The statistical data shows an average rise of 97% in trade volume of shares, as well as an 8.5% rise in share prices, of companies registered both on the US and the Tel Aviv stock exchanges, in contrast to prices and trade volumes of the same shares at the time they were traded on the US stock exchange only. These are the findings of the study preformed by the ISA. The study was carried out by Prof. Shmuel Hauser, who until the end of 2005 was the ISA’s chief economist and Ms. Rita Yankelevitch from the ISA’s Economic Department.
In the year 2000 the Securities Law has been amended to encourage dual listing of Israeli companies, listed on large US stock exchanges, to register on the Tel Aviv Stock Exchange. This amendment exempts Israeli and other companies, registered for trade on large US stock exchanges, from reporting to the Israel Securities Authority in addition to their reporting requirements in the US. If not for this amendment to the Securities Law the companies traded on the US stock exchange would have been required to submit a prospectus to the ISA, to acquire a publishing permit, to submit periodic and immediate reports, in accordance with the Israeli law, to the Israeli GAAP, etc.
Following the aforesaid amendment, 30 out of more then 100 Israeli companies traded on NASDAQ – decided to register their shares for trade on the TASE.
During the research Hauser and Yankelevitch had examined the influence of dual listing on the price and liquidity of shares. Their work is based on the sampling of 30 companies that decided to register for trade on the TASE, following the easements provided by the Law. The uniqueness of this study stems from two main characteristics:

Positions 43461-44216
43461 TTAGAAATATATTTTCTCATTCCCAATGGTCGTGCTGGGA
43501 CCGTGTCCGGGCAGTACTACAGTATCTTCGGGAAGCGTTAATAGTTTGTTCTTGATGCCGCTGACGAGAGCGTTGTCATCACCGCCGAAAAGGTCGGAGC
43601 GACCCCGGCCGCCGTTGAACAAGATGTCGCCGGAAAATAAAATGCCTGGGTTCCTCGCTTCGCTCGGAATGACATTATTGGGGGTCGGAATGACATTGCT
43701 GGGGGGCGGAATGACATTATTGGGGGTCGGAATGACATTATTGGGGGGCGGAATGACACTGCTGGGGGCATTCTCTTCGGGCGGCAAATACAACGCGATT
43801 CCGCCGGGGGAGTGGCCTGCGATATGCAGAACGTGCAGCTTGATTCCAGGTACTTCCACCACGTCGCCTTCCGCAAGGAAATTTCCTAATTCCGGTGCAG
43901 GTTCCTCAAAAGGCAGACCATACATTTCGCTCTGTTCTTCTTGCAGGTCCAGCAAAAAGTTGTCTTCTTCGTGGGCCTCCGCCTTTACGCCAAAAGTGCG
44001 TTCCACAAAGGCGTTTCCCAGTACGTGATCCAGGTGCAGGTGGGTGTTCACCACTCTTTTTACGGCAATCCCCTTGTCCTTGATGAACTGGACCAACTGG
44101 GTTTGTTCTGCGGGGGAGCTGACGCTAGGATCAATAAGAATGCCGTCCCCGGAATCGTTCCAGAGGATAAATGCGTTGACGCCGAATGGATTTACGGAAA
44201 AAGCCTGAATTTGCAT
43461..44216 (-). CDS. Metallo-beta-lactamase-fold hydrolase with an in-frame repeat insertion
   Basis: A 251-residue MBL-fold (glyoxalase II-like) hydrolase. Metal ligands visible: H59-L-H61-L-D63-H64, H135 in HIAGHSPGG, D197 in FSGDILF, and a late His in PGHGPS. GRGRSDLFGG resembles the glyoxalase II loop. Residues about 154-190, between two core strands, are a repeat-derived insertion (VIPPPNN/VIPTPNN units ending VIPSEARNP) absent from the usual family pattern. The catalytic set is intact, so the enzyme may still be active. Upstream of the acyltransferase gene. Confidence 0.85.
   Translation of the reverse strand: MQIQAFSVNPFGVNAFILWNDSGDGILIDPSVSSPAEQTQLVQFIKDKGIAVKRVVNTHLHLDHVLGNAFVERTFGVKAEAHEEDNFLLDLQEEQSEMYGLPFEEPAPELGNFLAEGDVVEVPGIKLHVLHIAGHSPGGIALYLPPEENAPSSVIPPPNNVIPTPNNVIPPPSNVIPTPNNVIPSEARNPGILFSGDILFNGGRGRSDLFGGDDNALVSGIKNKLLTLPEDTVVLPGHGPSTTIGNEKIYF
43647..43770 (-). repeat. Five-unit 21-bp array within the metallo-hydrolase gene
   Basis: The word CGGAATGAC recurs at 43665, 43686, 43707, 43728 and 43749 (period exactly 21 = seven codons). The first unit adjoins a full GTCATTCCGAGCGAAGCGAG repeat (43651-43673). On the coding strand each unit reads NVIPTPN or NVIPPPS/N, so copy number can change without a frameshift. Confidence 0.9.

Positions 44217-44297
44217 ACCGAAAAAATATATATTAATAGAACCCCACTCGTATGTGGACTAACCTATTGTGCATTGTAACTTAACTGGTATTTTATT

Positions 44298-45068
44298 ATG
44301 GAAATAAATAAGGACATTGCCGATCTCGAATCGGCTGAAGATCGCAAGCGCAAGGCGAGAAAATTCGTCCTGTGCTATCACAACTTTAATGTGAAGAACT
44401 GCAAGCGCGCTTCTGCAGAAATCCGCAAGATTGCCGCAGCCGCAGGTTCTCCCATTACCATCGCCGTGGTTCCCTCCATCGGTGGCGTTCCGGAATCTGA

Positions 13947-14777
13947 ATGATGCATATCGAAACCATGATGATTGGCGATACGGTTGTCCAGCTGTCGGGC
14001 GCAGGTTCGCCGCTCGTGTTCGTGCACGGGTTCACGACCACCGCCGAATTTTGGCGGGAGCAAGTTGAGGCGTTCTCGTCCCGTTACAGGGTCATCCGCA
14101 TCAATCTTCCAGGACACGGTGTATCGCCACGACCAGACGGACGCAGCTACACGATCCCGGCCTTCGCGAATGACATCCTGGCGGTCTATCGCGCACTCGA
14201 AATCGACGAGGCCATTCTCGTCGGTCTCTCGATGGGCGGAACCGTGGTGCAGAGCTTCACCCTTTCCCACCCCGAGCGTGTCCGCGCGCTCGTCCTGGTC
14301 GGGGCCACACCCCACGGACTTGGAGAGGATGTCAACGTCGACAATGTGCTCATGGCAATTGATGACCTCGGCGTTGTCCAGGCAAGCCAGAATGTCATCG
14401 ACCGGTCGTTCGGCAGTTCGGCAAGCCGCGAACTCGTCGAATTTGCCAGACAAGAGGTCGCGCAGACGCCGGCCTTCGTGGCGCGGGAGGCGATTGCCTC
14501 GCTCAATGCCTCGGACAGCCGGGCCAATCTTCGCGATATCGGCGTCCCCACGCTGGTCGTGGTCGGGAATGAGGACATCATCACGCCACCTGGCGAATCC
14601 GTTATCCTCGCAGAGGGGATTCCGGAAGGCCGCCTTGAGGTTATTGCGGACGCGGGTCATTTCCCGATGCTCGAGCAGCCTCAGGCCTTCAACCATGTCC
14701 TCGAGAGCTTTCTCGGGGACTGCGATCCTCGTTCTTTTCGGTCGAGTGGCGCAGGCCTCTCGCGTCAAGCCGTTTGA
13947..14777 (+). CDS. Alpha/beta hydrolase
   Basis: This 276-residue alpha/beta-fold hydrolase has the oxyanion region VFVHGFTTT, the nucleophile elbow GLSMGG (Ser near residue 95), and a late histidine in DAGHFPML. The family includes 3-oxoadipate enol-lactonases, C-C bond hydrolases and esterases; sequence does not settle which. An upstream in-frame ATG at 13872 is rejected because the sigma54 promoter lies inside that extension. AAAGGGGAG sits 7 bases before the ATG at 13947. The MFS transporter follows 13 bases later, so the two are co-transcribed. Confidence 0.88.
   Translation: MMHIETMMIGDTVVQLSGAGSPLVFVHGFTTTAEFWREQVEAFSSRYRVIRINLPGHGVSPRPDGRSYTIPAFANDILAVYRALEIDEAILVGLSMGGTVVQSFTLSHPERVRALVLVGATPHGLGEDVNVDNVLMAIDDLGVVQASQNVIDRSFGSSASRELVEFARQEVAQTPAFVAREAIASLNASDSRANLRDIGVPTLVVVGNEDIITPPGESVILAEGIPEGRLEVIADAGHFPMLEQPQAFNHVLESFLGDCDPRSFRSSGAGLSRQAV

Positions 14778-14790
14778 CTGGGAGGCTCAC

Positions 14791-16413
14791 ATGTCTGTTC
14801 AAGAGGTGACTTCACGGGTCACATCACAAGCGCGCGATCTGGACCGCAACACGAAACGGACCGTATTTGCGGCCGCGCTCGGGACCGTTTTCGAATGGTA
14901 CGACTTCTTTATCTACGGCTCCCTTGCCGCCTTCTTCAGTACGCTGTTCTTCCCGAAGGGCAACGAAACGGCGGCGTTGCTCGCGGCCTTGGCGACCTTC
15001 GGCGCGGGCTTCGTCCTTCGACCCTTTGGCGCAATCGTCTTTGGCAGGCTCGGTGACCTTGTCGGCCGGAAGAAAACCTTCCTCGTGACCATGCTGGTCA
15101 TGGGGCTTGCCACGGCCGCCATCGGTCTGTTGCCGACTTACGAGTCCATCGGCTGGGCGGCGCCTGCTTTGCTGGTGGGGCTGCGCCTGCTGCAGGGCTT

– Contrary to what is customary on other capital markets , where companies first issue their shares on the local market and then move onto foreign markets, the Israeli companies had first issued their shares in the US and then in Israel;
– Contrary to other studies that previously examined this issue, this listing requires only the notification of the TASE regarding the company’s request to register for trade on the stock exchange and provides exemption from prospectus’ publishing and the burden of reporting in Israel, for the aforesaid companies it therefore results in low costs of registration on the TASE. All of the aforesaid allows examining this issue while it is free from the burdening costs of registration on several stock exchanges, which in many cases is characteristic for such registrations. This can also explain the contradictory findings of other studies according to which there are no mandatory superfluous returns following dual listing.
In one of the studies published abroad, the researchers had surveyed European managers on the subject of costs vs. advantages regarding dual listings in foreign countries. The main finding was in 60% of the surveyed replying that – the benefits of dual listing are superior to costs related to registration. In the opinion of the surveyed, the main advantage stems from the rising in trade volume of the share and from improved disclosure. However, the researchers had found that, at times the influence over the rate of shares is negative. The researchers also found that, in the eyes of the aforesaid managers, the increased liquidity had an obvious influence on the benefits derived from dual listing and that it increased where the dual listing was on the capital market with stricter disclosure requirements.
In light of the aforesaid, the assumption that dual listing is advantages for both companies and investors was examined. The advantage is expressed in the increased trade volume and rate of shares. The main findings are that shares registered for dual trading had enjoyed a 90% growth in their trade volume – the fact which is correct for both TASE and NASDAQ. Also, following dual registration, the rates of the aforesaid shares went up by about 8.5% on average in the US.
Prof. Shmuel Hauser and Ms. Rita Yankelevitch are presently engaged in examining whether the Israeli market is more dominant then the American in its influence over the dual listed shares.